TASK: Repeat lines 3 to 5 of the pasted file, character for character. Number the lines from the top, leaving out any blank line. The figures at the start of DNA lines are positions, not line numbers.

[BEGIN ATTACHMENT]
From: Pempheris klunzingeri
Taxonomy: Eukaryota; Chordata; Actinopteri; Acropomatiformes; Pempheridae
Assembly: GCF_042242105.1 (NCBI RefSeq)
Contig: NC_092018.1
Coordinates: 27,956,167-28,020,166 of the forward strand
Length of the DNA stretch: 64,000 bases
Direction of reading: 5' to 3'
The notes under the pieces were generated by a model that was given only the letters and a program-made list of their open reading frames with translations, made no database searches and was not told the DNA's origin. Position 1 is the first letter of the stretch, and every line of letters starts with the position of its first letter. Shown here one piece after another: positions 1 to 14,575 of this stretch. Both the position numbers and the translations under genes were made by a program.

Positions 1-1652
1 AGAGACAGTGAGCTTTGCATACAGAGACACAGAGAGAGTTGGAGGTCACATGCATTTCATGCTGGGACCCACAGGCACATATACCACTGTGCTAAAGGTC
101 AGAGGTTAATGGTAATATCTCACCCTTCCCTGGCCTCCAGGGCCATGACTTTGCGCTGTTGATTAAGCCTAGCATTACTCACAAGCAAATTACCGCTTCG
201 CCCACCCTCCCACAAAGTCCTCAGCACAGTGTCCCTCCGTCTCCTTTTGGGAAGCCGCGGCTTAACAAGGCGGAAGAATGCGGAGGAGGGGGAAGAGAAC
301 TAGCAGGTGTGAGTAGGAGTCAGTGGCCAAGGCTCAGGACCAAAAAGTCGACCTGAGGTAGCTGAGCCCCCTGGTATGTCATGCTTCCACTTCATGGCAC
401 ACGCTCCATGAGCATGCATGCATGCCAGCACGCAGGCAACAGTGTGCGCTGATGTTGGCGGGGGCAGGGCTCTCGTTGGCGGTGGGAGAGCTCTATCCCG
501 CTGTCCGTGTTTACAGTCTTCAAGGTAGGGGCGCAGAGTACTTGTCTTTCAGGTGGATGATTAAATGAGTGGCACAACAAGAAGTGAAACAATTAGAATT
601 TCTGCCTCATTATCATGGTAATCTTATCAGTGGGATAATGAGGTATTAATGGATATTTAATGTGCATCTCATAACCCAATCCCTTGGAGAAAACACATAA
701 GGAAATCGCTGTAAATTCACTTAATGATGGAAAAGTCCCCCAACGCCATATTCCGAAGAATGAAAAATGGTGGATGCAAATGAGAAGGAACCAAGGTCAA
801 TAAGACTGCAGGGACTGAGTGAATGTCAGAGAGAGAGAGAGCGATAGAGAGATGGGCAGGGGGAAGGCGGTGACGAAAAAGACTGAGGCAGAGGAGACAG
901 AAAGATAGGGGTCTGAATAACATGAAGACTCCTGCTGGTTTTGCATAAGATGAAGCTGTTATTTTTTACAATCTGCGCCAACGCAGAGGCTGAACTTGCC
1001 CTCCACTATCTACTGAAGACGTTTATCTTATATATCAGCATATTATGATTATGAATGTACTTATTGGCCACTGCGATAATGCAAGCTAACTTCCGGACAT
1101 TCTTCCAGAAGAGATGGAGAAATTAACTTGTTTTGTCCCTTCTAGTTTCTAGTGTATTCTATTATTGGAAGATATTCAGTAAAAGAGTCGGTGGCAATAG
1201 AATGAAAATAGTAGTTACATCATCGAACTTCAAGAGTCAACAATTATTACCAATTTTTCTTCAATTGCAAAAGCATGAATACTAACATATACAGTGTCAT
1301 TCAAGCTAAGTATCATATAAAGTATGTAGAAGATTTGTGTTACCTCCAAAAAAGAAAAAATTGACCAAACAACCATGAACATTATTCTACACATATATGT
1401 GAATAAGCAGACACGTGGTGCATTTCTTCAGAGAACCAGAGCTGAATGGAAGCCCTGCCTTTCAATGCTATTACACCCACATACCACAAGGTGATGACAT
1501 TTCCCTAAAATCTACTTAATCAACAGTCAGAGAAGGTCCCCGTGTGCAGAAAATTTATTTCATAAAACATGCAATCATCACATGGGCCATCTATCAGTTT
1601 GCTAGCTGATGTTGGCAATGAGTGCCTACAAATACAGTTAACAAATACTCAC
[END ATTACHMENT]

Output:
Assembly: GCF_042242105.1 (NCBI RefSeq)
Contig: NC_092018.1
Coordinates: 27,956,167-28,020,166 of the forward strand